One technique that can be really useful for props to get maximum power in the scrum is centring. This is a visualisation technique that involves putting the focus on the centre of your body. This makes the player more balanced, and therefore increases power, especially as the focus is on the area where there are larger, more powerful groups of muscles.

Getting into the correct body position is also very important in lifting at the lineout. A common fault is to allow the head to fall forward, so that the arms cannot lift straight up but at an angle, with the resulting loss of power and direction. Lifters also need to make sure that they keep forwards to their fellow lifter. If they look up, they are almost certain to tip back a bit and lose the ideal strong position for maximum lift.

David Donner

Thursday, 10 September 2015

Rugby World Cup 2015 - Hookers

In honour of the rugby World Cup, I thought I’d do a short series on the visual requirements for some of the different positions starting with the hooker.

When people talk of visual requirements, they usually refer to the visual requirements of the player - things like having good visual acuity and peripheral vision. I tend to approach it another way, by looking at the visual requirements of the sport itself.

For a hooker, one of the main requirements is to be able to throw a ball into a lineout in such a way that it can be caught by the intended player on your side, and not intercepted by the opponents. Of course, it’s not always the hooker’s fault when this doesn’t happen, as it’s very much a team effort between thrower, lifters and catcher, and also depends on the ability of the opposition to defend.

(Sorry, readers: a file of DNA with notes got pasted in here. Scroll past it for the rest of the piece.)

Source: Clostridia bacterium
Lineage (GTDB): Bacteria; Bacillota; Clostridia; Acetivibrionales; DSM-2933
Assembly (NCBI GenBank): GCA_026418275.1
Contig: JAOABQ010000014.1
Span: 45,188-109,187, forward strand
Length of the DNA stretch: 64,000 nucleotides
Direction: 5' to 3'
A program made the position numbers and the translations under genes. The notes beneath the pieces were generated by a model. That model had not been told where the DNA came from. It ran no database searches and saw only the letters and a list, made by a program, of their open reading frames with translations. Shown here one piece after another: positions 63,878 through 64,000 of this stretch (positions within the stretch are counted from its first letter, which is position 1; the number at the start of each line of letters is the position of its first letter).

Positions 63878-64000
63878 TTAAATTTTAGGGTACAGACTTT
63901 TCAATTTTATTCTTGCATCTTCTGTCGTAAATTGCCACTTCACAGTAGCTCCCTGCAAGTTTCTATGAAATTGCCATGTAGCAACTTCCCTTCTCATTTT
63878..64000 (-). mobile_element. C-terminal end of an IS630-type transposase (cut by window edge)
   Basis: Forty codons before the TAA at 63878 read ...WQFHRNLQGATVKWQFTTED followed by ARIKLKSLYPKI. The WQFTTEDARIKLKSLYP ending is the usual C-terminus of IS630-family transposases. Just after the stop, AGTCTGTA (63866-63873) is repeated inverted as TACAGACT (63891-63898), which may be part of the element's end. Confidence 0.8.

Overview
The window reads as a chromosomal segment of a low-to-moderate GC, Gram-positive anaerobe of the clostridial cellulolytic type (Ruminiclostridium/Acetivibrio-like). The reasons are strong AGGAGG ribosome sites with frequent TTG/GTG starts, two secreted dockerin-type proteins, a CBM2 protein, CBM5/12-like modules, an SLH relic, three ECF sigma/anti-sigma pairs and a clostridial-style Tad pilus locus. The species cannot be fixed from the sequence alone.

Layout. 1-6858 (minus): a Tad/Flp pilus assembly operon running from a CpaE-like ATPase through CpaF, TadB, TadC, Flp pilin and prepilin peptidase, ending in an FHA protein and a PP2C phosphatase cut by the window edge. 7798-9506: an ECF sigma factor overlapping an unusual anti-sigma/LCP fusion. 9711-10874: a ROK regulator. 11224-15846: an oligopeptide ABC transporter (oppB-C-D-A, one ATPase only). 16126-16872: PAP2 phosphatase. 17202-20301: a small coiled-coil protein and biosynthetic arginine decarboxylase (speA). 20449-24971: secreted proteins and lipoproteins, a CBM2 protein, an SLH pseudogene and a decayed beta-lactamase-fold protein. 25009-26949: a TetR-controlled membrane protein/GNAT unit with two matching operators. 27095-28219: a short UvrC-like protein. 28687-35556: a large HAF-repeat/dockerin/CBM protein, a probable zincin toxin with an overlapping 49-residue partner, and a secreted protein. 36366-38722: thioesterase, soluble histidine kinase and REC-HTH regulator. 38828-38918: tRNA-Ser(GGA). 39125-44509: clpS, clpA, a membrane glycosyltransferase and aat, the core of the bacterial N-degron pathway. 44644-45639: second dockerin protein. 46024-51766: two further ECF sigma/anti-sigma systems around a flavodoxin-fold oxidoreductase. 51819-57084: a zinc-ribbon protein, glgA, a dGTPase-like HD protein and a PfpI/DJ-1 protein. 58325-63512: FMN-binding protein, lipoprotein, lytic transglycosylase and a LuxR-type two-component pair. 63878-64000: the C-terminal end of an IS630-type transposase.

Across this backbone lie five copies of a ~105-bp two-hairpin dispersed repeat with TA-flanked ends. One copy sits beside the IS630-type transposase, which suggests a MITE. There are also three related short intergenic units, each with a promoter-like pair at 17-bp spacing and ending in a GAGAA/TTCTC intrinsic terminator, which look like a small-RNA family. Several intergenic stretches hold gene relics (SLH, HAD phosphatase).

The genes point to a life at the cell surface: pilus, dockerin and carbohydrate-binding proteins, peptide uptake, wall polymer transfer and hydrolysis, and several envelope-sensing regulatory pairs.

One of the main difficulties for hookers is that they don’t actually have a target to aim for. They’re aiming for a space above the catchers head. But if it’s a throw towards the back of the line out, they often have to throw the ball in a parabola to evade the opposition’s catcher in the middle. If that’s someone like Devin Toner, who’s nearly seven feet tall before he’s lifted, that’s not an easy task.

You can get hookers to practise their throwing by aiming at a mark on a post, and that would certainly be better than nothing. But the best way to practise getting the correct trajectory for deeper throws would be to throw the ball through a hoop. The hoop would be set at the height of the opposition’s front jumpers.